$IPT -N bad_packets

# Create another chain to filter bad tcp packets

$IPT -N bad_tcp_packets

# Create separate chains for icmp, tcp (incoming and outgoing),
# and incoming udp packets.

$IPT -N icmp_packets

# Used for UDP packets inbound from the Internet
$IPT -N udp_inbound

# Used to block outbound UDP services from internal network
# Default to allow all
$IPT -N udp_outbound

# Used to allow inbound services if desired
# Default fail except for established sessions
$IPT -N tcp_inbound

# Used to block outbound services from internal network
# Default to allow all
$IPT -N tcp_outbound

###############################################################################
#
# Populate User Chains
#

# bad_packets chain
#

# Drop INVALID packets immediately
$IPT -A bad_packets -p ALL -m conntrack --ctstate INVALID -j LOG \
    --log-prefix "Invalid packet: "

$IPT -A bad_packets -p ALL -m conntrack --ctstate INVALID -j DROP

# Then check the tcp packets for additional problems
$IPT -A bad_packets -p tcp -j bad_tcp_packets

# All good, so return
$IPT -A bad_packets -p ALL -j RETURN

# bad_tcp_packets chain
#
# All tcp packets will traverse this chain.
# Every new connection attempt should begin with
# a syn packet.  If it doesn't, it is likely a
# port scan.  This drops packets in state
# NEW that are not flagged as syn packets.


$IPT -A bad_tcp_packets -p tcp ! --syn -m conntrack --ctstate NEW -j LOG \
    --log-prefix "New not syn: "
$IPT -A bad_tcp_packets -p tcp ! --syn -m conntrack --ctstate NEW -j DROP

$IPT -A bad_tcp_packets -p tcp --tcp-flags ALL NONE -j LOG \
    --log-prefix "Stealth scan: "
$IPT -A bad_tcp_packets -p tcp --tcp-flags ALL NONE -j DROP

$IPT -A bad_tcp_packets -p tcp --tcp-flags ALL ALL -j LOG \
    --log-prefix "Stealth scan: "
$IPT -A bad_tcp_packets -p tcp --tcp-flags ALL ALL -j DROP

$IPT -A bad_tcp_packets -p tcp --tcp-flags ALL FIN,URG,PSH -j LOG \
    --log-prefix "Stealth scan: "
$IPT -A bad_tcp_packets -p tcp --tcp-flags ALL FIN,URG,PSH -j DROP

$IPT -A bad_tcp_packets -p tcp --tcp-flags ALL SYN,RST,ACK,FIN,URG -j LOG \
    --log-prefix "Stealth scan: "
$IPT -A bad_tcp_packets -p tcp --tcp-flags ALL SYN,RST,ACK,FIN,URG -j DROP

$IPT -A bad_tcp_packets -p tcp --tcp-flags SYN,RST SYN,RST -j LOG \
    --log-prefix "Stealth scan: "
$IPT -A bad_tcp_packets -p tcp --tcp-flags SYN,RST SYN,RST -j DROP

$IPT -A bad_tcp_packets -p tcp --tcp-flags SYN,FIN SYN,FIN -j LOG \
    --log-prefix "Stealth scan: "
$IPT -A bad_tcp_packets -p tcp --tcp-flags SYN,FIN SYN,FIN -j DROP

# All good, so return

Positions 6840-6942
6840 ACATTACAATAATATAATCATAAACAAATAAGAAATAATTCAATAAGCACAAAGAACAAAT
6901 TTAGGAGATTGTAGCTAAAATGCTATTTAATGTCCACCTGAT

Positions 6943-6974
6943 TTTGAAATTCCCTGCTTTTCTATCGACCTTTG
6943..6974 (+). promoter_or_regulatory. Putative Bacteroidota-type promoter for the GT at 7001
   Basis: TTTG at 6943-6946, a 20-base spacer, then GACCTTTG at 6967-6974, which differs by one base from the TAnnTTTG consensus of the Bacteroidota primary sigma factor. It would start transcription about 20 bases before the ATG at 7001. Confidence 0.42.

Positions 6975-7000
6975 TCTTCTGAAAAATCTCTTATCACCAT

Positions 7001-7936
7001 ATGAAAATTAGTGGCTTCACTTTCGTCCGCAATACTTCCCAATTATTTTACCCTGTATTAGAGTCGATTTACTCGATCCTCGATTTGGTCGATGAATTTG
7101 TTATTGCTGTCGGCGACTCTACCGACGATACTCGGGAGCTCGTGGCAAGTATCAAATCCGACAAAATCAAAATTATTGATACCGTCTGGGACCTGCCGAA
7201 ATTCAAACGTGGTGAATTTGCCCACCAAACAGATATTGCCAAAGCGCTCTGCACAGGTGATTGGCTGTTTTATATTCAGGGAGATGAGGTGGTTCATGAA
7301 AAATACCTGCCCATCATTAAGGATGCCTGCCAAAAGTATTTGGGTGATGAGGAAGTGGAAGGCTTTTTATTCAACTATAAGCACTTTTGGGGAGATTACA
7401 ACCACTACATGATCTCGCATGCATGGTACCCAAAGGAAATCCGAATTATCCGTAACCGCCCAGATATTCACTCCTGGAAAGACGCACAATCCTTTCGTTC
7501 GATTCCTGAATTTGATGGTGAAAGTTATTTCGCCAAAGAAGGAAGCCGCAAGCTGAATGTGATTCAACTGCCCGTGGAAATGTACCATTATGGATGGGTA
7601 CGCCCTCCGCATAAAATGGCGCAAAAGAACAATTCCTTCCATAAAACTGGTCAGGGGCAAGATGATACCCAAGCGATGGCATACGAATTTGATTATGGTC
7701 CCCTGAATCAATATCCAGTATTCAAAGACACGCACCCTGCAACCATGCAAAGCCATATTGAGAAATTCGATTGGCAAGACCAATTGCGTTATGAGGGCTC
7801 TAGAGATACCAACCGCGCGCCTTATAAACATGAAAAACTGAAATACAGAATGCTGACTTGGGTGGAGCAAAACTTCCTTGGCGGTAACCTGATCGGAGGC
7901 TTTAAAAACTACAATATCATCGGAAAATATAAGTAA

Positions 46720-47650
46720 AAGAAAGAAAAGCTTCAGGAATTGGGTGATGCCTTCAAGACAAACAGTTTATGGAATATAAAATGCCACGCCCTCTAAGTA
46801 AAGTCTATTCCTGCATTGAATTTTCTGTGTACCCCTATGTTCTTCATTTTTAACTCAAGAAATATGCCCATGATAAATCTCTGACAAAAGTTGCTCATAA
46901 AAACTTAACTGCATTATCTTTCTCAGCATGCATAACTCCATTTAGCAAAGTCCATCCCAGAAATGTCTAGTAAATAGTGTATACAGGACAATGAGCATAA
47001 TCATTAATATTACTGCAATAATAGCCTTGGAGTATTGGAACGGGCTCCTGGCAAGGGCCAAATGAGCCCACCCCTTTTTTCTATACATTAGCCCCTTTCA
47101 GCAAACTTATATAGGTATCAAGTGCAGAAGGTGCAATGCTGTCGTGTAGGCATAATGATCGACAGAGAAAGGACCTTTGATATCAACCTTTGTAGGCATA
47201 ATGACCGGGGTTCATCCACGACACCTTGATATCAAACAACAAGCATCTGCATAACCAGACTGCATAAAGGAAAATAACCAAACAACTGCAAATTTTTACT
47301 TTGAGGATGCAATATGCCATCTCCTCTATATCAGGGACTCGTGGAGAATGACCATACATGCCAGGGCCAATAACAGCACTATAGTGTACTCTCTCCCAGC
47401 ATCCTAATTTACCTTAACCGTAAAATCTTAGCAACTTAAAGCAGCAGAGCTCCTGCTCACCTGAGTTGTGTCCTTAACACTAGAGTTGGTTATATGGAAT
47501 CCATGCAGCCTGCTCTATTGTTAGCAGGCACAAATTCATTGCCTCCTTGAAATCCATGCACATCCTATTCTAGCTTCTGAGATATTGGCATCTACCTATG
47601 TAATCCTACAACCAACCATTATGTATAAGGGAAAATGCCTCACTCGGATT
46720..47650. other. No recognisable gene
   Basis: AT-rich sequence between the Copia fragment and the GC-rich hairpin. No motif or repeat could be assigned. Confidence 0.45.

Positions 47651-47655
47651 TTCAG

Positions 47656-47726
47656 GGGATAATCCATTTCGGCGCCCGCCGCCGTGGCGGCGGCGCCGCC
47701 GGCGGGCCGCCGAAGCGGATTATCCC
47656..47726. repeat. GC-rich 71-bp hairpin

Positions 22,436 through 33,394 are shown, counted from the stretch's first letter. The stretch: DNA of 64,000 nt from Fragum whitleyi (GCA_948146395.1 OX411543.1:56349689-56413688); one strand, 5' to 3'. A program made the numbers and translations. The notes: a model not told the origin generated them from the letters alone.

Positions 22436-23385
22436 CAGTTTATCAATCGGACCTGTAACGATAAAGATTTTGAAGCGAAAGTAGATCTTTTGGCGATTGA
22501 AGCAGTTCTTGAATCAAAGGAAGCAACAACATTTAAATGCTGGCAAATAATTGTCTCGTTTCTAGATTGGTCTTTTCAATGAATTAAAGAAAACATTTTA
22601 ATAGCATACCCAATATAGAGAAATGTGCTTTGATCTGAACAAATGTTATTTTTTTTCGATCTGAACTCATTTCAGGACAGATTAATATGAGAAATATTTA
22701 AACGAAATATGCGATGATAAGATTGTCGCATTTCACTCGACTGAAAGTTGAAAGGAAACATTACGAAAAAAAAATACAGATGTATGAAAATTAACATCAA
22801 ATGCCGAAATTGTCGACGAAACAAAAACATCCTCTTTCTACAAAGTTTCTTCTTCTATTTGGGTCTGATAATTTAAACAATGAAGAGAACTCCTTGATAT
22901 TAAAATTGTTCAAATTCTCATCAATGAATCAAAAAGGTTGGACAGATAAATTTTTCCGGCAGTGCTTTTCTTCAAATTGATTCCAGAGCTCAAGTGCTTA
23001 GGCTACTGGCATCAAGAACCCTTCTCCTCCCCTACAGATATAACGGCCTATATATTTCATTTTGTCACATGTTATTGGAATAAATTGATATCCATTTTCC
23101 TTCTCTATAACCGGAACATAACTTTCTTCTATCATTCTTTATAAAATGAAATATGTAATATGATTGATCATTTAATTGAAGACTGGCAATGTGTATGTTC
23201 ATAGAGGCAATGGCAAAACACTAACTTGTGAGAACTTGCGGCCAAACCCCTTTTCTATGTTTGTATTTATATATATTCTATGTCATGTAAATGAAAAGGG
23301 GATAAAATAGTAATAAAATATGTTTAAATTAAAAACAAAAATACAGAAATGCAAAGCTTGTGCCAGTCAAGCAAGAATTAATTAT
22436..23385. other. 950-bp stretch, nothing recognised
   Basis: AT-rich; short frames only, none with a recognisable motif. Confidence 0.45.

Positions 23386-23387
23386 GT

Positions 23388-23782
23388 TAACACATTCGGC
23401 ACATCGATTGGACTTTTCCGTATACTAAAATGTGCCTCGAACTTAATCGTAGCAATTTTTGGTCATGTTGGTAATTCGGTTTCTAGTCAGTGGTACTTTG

$IPT -A bad_tcp_packets -p tcp -j RETURN

# icmp_packets chain
#
# This chain is for inbound (from the Internet) icmp packets only.
# Type 8 (Echo Request) is not accepted by default
# Enable it if you want remote hosts to be able to reach you.
# 11 (Time Exceeded) is the only one accepted
# that would not already be covered by the established
# connection rule.  Applied to INPUT on the external interface.
# 
# See: http://www.ee.siue.edu/~rwalden/networking/icmp.html
# for more info on ICMP types.
#
# Note that the stateful settings allow replies to ICMP packets.
# These rules allow new packets of the specified types.

# ICMP packets should fit in a Layer 2 frame, thus they should
# never be fragmented.  Fragmented ICMP packets are a typical sign
# of a denial of service attack.
$IPT -A icmp_packets --fragment -p ICMP -j LOG \
    --log-prefix "ICMP Fragment: "
$IPT -A icmp_packets --fragment -p ICMP -j DROP

# Echo - uncomment to allow your system to be pinged.
# Uncomment the LOG command if you also want to log PING attempts
# 
# $IPT -A icmp_packets -p ICMP -s 0/0 --icmp-type 8 -j LOG \
#    --log-prefix "Ping detected: "
# $IPT -A icmp_packets -p ICMP -s 0/0 --icmp-type 8 -j ACCEPT

# By default, however, drop pings without logging. Blaster
# and other worms have infected systems blasting pings.
# Comment the line below if you want pings logged, but it
# will likely fill your logs.
$IPT -A icmp_packets -p ICMP -s 0/0 --icmp-type 8 -j DROP

# Time Exceeded
$IPT -A icmp_packets -p ICMP -s 0/0 --icmp-type 11 -j ACCEPT

# Not matched, so return so it will be logged
$IPT -A icmp_packets -p ICMP -j RETURN

# TCP & UDP
# Identify ports at:
#    http://www.chebucto.ns.ca/~rakerman/port-table.html
#    http://www.iana.org/assignments/port-numbers

# udp_inbound chain
#
# This chain describes the inbound UDP packets it will accept.